Soap opera's plots draw on reality


February 15, 2005|By Dana Klosner-Wehner | Dana Klosner-Wehner,SPECIAL TO THE SUN

PD (PATRICK Daniel) Thomas, a six-year Long Reach resident, has created a soap opera, Snowden Crossing, which airs on Howard County Public Access Channel 73.

Set in a fictitious suburban town outside Washington, the show revolves around two families, the MacKenzies and the Kings, who have been feuding for generations. The story lines include interracial relationships, homosexuality, drug and child abuse -- the normal stuff of soap operas. But in this case, the lesson is that individuals must make choices to help themselves.

So Matthew McNicol, a gay character, decides to come out to his parents so that even if the world is against him, he will have the comfort of knowing that his family accepts him, said Thomas, who writes, directs and produces the show. Snowden Crossing features 56 actors, as well as musicians and a technical crew. All are volunteers.

Writing for television was not something Thomas dreamed of doing when he was working full time as a technical writer for Zen Technologies, a software developer. Now that Thomas has 13 episodes on the air (and 11 completed scripts waiting in the wings), he says he has been "bitten by the bug."

"It's amazing how you can watch the actors bring the words to life. And they get it," Thomas said. "The words are so much better coming from them."

The show started in an unexpected way, when Thomas was cast on a public access comedy show, produced in Washington.

"I like to do volunteer work. I saw an ad asking for volunteers for a show," said Thomas, who called and offered to help behind the scenes. He was asked to audition and got an acting part.

The cast and crew spent the summer taping two episodes. Then the writer left and the show fell apart, Thomas said. "The actors were disappointed. So I said I could write a show," he said.

But when he sat down to write, Thomas realized it was more difficult than he had thought. He was about to give up when he saw another ad -- this time on Howard County Public Access Channel 73 -- that said air time would be provided for programs that could benefit Howard County residents.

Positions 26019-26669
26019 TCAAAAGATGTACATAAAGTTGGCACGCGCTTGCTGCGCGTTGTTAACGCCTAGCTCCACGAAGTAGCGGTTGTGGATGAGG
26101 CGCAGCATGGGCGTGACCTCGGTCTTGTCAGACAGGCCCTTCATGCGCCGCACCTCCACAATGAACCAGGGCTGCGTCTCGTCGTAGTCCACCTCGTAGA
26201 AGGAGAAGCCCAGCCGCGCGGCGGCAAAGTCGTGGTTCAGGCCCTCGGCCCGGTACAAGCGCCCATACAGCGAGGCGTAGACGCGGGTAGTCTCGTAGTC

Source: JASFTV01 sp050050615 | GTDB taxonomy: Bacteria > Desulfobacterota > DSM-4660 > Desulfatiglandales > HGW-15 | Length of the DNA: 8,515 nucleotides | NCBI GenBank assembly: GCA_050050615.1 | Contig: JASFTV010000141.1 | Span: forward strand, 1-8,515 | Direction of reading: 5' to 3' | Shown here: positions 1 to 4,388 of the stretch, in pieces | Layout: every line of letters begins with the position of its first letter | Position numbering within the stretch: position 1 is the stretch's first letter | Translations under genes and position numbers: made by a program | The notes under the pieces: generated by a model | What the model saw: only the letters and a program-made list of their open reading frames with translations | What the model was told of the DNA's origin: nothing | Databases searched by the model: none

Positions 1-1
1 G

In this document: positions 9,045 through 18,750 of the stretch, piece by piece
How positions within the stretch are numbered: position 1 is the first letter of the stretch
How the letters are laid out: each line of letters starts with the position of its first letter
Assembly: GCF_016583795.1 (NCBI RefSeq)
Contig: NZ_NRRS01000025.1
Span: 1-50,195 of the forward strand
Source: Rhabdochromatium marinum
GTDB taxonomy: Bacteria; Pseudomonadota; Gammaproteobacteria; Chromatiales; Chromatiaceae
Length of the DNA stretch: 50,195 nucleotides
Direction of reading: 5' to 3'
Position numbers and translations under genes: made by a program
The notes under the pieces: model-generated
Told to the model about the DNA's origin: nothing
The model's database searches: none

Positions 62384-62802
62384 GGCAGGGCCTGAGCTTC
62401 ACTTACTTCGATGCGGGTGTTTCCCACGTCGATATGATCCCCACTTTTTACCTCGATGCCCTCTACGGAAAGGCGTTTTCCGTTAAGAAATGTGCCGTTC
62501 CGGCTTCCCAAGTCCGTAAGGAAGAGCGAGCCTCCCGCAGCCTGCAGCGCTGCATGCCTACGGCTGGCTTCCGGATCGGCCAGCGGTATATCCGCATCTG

That's when the light bulb went on, Thomas said.

"Writing a soap opera was a natural," said Thomas who grew up watching Dynasty, Dallas and other soap operas with his parents, aunts and 10 siblings.

"Everyone had a favorite. ... But everyone was into it."

Thomas says he knew what he wanted in his soap opera. "I wanted sharp one-liners; I wanted nice family moments," he said. "And I wanted a little more reality. On the shows I watched, poor people were always portrayed owning homes and all the kids had cars. In my experience, poor people don't own homes." Thomas said he lived in a ghetto in Florida before moving to the suburbs in New Jersey.

In search of reality, Thomas went to local agencies and support groups, including the Domestic Violence Center of Howard County and the local chapter of PFLAG (Parents, Families and Friends of Lesbians and Gays), to get true stories and a better understanding of the issues he intended to portray.

"He wanted to know a parent's reaction when a child comes out," said PFLAG Chairwoman Colette Roberts. "He wanted to know how parents struggle or [do] not struggle with it. I brought him to our parents group [and] he really listened."

Thomas took the information a step further, listing agency phone numbers and Web sites during his show's end credits. The Snowden Crossing Web site also has links to various agencies.

"He has energy through the roof," said Jennifer Hill, who runs the Comcast public access studio in Ellicott City. "He brought complete scripts with his application. It was amazing. He is the most dedicated, driven person I've seen have a dream and make it happen."

The show is now taped at two offices -- at Zen Technologies and The Language Doctors Inc. translation services in Washington, owned by Stuart Bennett, who plays one of the lead characters. The show is also taped in people's homes and at Donna's Cafe, off Snowden River Parkway in Columbia.

About 24 hours are spent shooting on weekends: 12 hours Saturday; 12 Sunday. Another 16 hours are spent writing, editing and formatting the show.

The hard work is paying off. Snowden Crossing is now aired on public access channels in eight states, and the list is growing, Thomas said.

For the actors, there is nothing like working in front of cameras for a show that they know will air.

"In acting classes, there are no consequences," said Long Reach High School junior Bruce Wilson, who plays teenager Matthew McNicol and hopes to become a professional actor. "But now things need to be done. I'm learning different ways to memorize lines, and I'm working with really good actors. When you work with good actors, you get better yourself."

"This teaches me how to work with a director," said Upper Marlboro resident Arva Sheri Curtis, who plays Veronica MacKenzie, one of the show's leading characters.

Thomas has left his job at Zen Technologies and plans to move to California next month to pursue his dream of becoming a television professional. But he will continue to write Snowden Crossing, and Long Reach resident Ernest Glover, one of the show's actors, will take over as producer.

Snowden Crossing airs on Howard County Public Access Channel 73 at 12:30 p.m., 4:30 p.m. and 8:30 p.m. Wednesday. Information: www.snowden Information on becoming a producer on Howard County Public Access Channel 73: 410-461-8098.

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